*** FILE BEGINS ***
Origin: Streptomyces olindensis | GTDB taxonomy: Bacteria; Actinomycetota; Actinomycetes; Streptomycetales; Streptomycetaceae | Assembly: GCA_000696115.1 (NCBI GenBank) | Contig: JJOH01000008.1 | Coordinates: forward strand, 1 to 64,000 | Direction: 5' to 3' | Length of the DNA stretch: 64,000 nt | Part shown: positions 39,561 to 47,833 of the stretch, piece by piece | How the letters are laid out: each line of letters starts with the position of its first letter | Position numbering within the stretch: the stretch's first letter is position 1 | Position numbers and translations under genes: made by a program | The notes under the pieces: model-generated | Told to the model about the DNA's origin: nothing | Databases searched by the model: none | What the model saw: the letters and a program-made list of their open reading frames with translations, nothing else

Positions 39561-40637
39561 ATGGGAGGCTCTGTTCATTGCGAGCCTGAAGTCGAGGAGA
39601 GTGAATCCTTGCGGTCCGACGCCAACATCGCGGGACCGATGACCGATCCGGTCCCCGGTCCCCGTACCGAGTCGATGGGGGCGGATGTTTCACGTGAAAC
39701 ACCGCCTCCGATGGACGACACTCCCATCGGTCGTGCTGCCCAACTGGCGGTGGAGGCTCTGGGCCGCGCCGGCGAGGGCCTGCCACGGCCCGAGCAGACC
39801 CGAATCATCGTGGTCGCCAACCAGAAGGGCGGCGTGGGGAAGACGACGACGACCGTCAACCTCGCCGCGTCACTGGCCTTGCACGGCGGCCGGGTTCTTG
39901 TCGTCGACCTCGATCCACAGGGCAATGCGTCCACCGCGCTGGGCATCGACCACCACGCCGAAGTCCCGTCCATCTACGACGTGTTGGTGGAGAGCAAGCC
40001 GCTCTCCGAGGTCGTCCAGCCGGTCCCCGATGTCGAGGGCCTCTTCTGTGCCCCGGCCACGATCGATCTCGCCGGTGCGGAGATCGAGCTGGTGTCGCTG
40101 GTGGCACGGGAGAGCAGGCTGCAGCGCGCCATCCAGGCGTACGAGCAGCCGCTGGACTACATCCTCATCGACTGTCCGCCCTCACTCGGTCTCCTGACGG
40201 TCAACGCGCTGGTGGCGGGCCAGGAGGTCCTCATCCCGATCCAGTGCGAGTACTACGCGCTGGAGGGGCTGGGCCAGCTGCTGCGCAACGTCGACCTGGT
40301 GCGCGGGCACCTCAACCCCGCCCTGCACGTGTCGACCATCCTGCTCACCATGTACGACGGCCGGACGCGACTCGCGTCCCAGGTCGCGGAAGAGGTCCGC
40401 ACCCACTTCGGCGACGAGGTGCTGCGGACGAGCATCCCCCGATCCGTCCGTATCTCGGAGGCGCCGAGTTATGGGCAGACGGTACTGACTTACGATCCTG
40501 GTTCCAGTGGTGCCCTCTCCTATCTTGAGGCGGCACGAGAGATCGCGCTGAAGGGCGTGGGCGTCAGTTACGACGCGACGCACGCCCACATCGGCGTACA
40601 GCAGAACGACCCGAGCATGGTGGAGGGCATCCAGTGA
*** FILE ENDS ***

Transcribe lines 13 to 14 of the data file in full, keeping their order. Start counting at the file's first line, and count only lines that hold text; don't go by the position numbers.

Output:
40501 GTTCCAGTGGTGCCCTCTCCTATCTTGAGGCGGCACGAGAGATCGCGCTGAAGGGCGTGGGCGTCAGTTACGACGCGACGCACGCCCACATCGGCGTACA
40601 GCAGAACGACCCGAGCATGGTGGAGGGCATCCAGTGA